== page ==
Creative Commons

Concerns continue to grow in Texas about the spread of Zika, The state has now documented its first baby born with a disease linked to the virus. The infant with Zika-linked microcephly was born near Houston, reports USA TODAY. The mother had arrived in Texas from Latin America, where she presumably contracted the virus. Officials insist there is no risk to the public, as neither the mother nor the baby are infectious.

Creative Commons

The Prowers Journal has published a helpful timeline to help Colorado voters understand important upcoming dates in the 2016 election.

Yesterday (July 14th) was the last chance for an unaffiliated candidate to file a petition for nomination. The final opportunity for a write-in candidate to do so is next week, on the 21st.

I worked for Hastings for a few years, in college, managing the book department and working at the front counter. In one way or another, Hastings has always been there for me. The retailer is as much a part of my childhood as Palo Duro Canyon or Cadillac Ranch--more so, probably, given how often I shopped there.

Wheat as We Grow It

Jul 13, 2016
Kansas Agland

From Kansas Agland:

From the way it is grown, harvested and processed into flour, and the way it's entwined in the lives of the families who produce it, wheat's journey is an emotional one.

In a time where agricultural practices are questioned at every turn, it's important to look at what's being done to keep our food safe while conserving the environment while providing enough food for the earth's inhabitants.

From the Kansas Health Institute:

About 12 percent dropped coverage, close to national average.

Almost nine out of every 10 Kansans who selected health insurance on the federal online marketplace paid for at least the first month of their coverage this year, offering one bit of stability in the sometimes-turbulent marketplace.

Two years ago Brittany Maynard, moved to Oregon so she could “die with dignity.” She had an aggressive brain tumor and was in extreme pain, and her story became international news and landed her on the cover of People magazine. In Colorado, some observers who had loved ones experiencing similar pain thought it deeply unfair that Maynard was able to lawfully end her torment while their family members continued to suffer.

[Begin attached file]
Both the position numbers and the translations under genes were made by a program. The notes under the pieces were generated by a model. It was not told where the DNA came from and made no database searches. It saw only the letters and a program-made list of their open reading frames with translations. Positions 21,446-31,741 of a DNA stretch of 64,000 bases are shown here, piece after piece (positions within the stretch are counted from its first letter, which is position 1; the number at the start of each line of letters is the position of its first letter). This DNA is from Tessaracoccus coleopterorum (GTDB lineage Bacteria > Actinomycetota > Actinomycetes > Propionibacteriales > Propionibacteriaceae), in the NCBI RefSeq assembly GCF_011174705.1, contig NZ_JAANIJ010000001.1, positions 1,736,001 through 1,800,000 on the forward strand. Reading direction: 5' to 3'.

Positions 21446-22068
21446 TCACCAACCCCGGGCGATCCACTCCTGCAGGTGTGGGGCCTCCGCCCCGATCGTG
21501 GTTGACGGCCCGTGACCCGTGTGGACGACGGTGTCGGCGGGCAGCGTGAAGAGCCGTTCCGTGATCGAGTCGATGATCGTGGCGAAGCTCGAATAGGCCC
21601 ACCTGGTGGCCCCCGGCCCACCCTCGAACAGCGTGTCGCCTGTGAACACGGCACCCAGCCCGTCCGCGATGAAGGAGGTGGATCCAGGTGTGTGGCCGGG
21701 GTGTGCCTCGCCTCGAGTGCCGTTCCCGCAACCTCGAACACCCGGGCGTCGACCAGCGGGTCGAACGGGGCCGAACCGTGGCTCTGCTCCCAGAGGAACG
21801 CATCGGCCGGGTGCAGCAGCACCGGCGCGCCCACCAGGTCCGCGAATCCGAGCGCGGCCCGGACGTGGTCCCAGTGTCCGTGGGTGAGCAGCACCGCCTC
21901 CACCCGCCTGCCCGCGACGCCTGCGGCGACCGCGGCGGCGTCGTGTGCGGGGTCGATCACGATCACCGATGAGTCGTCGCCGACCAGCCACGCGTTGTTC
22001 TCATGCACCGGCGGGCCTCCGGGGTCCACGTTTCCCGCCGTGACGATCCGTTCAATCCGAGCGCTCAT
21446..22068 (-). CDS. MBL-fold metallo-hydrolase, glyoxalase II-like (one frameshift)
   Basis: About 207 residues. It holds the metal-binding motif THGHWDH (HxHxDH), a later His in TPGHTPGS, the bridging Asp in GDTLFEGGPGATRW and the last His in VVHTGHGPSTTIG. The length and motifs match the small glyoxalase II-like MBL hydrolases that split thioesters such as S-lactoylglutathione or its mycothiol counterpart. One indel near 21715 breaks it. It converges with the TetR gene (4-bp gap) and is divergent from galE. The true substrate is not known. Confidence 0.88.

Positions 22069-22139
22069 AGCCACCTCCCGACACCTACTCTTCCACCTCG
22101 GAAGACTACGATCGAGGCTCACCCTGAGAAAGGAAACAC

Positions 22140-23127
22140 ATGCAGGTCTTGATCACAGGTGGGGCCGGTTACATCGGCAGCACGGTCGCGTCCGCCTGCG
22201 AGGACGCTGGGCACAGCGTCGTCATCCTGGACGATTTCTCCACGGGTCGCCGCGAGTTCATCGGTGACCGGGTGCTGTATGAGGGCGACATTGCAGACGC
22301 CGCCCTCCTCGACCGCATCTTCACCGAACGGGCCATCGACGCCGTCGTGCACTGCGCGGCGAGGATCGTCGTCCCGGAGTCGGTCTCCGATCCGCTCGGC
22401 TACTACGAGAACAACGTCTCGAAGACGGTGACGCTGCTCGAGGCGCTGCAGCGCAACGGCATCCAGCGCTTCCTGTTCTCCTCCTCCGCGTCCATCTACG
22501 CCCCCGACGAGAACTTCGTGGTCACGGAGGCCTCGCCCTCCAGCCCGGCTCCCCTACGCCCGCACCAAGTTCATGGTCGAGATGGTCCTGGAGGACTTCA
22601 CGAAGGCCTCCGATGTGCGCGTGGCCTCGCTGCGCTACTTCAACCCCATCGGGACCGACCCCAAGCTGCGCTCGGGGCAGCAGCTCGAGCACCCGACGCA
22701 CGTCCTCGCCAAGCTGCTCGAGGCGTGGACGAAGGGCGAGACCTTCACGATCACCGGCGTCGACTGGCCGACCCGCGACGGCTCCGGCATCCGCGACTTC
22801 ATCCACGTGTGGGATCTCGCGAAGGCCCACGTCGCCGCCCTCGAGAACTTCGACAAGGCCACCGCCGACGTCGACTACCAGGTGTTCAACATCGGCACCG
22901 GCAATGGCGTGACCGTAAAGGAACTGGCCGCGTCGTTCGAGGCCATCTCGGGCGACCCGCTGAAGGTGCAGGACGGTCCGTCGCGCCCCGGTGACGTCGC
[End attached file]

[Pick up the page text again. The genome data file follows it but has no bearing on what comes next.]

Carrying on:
Lauren Koski /

Wills Elementary in Amarillo has been harvesting produce alongside the brick buildings of the school. And now those fruits and vegetables are going to a good cause, reports The food will help refugee and low-income families feed their families. The program is part of a partnership with the High Plains Food Bank.

Nick Cote / New York Times

The West has changed a great deal since the days of thousand-mile cattle drives. Ranchers now employ drones to track livestock, and many have traded in their trusty horses for four-wheelers. But in Colorado and other parts of the High Plains, notes The New York Times, there’s one tradition that hasn’t changed: branding day.

Creative Commons

Pot opponents in Colorado had been gearing up to for a battle to try to force a vote on whether marijuana dealers in the state should require less-potent pot. Their proposed initiative would have also warned pot shoppers that the drug could cause brain damage and paranoia. But now these opponents have decided to give up the fight, reports Colorado Public Radio.

Backers of the measure announced Friday that they have been unable to raise enough money to advertise their plan.